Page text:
Excerpt: Recalling the 2008 Democratic National Convention

05/13/2015 01:59 pm ET | Updated May 13, 2016

With the 2016 Democratic Convention approaching faster than we expect, seems this piece of narrative from the 2008 DNC may be worth reporting.

The Network of Spiritual Progressives (NSP) asks me to coordinate a conference in Denver at the 2008 Democratic National Convention (DNC), which will nominate a candidate for president. Our event overlaps the opening day of the DNC at a Denver sports arena. We hope to nudge Democrats toward more enlightened social values.

The request comes from NSP cofounder Rabbi Michael Lerner. Months earlier, I'd helped him organize an interfaith evening at a Denver mosque. Before an overflow audience, Rabbi Lerner joined local Muslim, Christian and Jewish clergy to explore options for Middle East peace.

To produce the complex conference, I recruit a committee of local NSP members. At our first meeting, a volunteer says she's always amazed by what a small group of dedicated people can accomplish.

As one of my duties, I attend a July gathering of representatives from all the groups planning events at the DNC. Beyond information sharing, the meeting aims to heal a rift between two factions of protesters.

Organizers of the radical "Recreate '68" coalition (named for the 1968 Democratic Convention in Chicago that ended in a police riot) are citing "the right of self defense" and refusing to disavow violence. In contrast, the Alliance for Real Democracy requires that all member groups fully commit to nonviolence. The meeting does not bring the factions any closer.

Believing the mere threat of violent protests may attract violence, I write a piece for The Huffington Post on the split between the two coalitions. In reaction, the Recreate '68 organizers shun NSP.

To counter news reports predicting mayhem at the DNC, I organize a press conference with spokespersons from a dozen groups planning peaceful protests or cultural events at the DNC, such as Meditate '08. Each speaker pledges nonviolence. Local and national coverage of our media event seems to reduce public fears of blood in the streets.

At a Denver church the day before the DNC begins, the NSP conference presents religious leaders discussing morality and social issues, such as the gap between rich and poor. The pews fill with DNC delegates and activists from the protesters' encampment on the Platte River.

While driving in downtown Denver that night, I see on the sidewalks six-man phalanxes of black-clad police officers in riot gear. From their gun belts hang bundles of plastic handcuffs. In the hand of each officer swings a long black billy club. Parked on the side streets are oversized black SUVs. More police in riot gear stand upon running boards along each side of the vehicles. My quiet hometown feels like a police state.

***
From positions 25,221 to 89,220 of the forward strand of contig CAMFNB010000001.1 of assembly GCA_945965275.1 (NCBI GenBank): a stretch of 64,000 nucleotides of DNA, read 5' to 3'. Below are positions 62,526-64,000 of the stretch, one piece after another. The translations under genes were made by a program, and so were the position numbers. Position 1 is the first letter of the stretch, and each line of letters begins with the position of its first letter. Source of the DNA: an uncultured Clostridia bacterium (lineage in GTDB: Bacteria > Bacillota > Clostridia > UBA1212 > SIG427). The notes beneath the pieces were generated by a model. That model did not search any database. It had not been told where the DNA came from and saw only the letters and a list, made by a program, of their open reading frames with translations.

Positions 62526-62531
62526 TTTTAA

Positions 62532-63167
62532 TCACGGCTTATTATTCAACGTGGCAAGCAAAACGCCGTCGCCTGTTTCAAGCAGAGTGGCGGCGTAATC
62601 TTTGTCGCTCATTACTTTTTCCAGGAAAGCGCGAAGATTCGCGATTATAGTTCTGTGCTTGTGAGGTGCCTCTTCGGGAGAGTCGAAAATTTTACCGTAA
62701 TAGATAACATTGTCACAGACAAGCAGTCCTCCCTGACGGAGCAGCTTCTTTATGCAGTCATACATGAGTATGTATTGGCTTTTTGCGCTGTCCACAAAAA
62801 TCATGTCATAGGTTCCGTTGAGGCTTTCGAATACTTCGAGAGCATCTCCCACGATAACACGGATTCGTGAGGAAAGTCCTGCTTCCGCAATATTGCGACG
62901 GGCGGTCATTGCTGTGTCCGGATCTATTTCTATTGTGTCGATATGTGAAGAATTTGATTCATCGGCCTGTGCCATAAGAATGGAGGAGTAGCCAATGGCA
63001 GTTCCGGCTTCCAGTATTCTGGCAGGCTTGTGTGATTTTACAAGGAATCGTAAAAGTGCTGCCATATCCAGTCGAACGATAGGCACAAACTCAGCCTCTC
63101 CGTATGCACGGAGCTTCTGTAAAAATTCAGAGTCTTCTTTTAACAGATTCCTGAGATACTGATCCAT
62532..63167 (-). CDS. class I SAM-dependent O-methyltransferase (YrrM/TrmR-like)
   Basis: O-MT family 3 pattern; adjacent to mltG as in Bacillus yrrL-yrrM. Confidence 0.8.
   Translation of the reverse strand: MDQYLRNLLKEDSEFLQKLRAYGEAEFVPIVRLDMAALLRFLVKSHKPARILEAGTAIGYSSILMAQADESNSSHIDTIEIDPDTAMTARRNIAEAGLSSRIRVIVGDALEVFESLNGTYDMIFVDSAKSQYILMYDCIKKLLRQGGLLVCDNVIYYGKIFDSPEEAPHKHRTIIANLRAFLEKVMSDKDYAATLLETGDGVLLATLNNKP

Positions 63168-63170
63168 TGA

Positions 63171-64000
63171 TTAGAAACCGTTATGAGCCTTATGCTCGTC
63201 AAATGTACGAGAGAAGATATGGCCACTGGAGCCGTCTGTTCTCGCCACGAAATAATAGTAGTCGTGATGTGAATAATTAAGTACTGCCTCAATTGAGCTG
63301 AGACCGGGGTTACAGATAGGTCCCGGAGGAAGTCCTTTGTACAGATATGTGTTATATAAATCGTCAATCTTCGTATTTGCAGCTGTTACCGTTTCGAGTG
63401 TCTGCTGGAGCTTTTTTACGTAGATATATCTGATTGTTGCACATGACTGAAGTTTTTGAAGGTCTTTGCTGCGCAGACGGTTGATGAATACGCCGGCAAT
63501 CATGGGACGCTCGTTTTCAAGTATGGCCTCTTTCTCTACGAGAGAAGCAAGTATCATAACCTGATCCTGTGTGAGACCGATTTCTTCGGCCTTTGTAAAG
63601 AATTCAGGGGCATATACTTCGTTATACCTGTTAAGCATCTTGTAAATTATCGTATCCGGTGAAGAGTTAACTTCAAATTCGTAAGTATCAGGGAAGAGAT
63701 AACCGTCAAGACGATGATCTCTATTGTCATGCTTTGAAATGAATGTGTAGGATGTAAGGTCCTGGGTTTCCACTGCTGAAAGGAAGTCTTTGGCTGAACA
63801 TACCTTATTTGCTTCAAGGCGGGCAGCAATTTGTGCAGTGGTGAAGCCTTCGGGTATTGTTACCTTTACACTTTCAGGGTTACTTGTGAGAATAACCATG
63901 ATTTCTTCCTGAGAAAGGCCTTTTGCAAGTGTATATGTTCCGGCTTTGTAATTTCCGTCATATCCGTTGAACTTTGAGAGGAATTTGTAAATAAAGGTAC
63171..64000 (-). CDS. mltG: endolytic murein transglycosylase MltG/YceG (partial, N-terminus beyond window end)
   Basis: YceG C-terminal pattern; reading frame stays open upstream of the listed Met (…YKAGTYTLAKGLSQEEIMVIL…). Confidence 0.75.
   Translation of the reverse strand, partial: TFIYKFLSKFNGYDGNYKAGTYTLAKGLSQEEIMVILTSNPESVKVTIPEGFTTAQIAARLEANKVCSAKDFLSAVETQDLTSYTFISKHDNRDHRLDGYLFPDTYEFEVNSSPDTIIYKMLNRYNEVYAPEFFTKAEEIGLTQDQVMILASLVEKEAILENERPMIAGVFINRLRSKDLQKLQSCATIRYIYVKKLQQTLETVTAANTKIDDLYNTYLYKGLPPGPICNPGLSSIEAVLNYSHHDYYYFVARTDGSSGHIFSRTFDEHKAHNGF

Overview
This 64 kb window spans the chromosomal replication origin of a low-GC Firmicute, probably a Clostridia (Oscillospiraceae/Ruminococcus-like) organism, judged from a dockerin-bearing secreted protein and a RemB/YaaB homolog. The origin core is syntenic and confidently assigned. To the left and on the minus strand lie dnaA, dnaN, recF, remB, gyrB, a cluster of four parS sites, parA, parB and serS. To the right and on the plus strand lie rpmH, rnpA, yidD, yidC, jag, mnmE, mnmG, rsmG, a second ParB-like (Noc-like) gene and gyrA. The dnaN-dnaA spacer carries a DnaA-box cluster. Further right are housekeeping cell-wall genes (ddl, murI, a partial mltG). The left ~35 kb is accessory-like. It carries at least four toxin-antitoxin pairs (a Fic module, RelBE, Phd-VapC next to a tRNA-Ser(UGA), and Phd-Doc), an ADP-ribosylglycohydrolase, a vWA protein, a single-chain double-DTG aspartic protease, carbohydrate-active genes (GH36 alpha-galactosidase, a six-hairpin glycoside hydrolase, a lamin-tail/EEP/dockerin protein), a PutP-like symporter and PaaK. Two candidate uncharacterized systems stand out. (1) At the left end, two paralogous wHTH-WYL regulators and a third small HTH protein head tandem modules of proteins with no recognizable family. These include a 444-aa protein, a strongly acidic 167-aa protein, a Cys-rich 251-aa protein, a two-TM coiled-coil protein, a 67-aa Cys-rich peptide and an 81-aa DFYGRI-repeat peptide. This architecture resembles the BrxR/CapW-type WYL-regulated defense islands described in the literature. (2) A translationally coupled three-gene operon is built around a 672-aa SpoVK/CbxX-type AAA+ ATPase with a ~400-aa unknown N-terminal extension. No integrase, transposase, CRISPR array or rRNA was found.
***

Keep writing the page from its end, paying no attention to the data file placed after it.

The next morning, our conference moves to a downtown hotel ballroom. The space fills with DNC delegates. Rabbi Lerner and members of Congress, like Rep. Keith Ellison, talk about the Global Marshall Plan, proposed as a plank for the Democratic Party platform.

Promoted in Al Gore's book, Earth in the Balance, the Global Marshall Plan (as framed by NSP) calls on industrial nations to "use their resources to eliminate, once and for all, global and domestic poverty, homelessness, and hunger; provide quality education and health care for all; and repair the global environment." The DNC rejects the plank.

Senator Barack Obama wins the nomination and gives a triumphant public acceptance speech in a Denver stadium. Obama the moderate rides a wave of exuberance among independents and progressives who project onto him their need for a hero (alpha male authority addiction).

That fall comes the global financial meltdown, helping Democrats win the presidency and both houses of Congress. Their victory overwhelms the alleged minority voter suppression by Republicans. I celebrate the election of the first African-American president in history.

Obama retains from the Bush administration the same economic team that caused the financial crisis. He delays pulling out troops from Iraq. He expands the war in Afghanistan. He extends the Patriot Acts. He abandons his promise of universal health care. I am disenchanted.

Hoping to change the system from within, I volunteer for a local Democratic Party committee developing a national grassroots strategy for the 2010 election. At each meeting, we are told the Republicans have done a better job than the Democrats at marketplace branding. Frustrated, I finally name the real problem: Democrats have not advanced any visionary new ideas since Franklin D. Roosevelt. The stale rhetoric is boring.

To distinguish Democrats from Republicans, I propose, Democrats need to rebrand both parties. "Republicans want a republic governed by and for themselves," campaign ads could say, "but Democrats want true democracy governed by and for all the people." My proposal is flatly rejected. A party official says, "We stand for representative democracy, not direct democracy." So much for grassroots politics. I withdraw from the committee.

Excerpted from my forthcoming book, Making Global Sense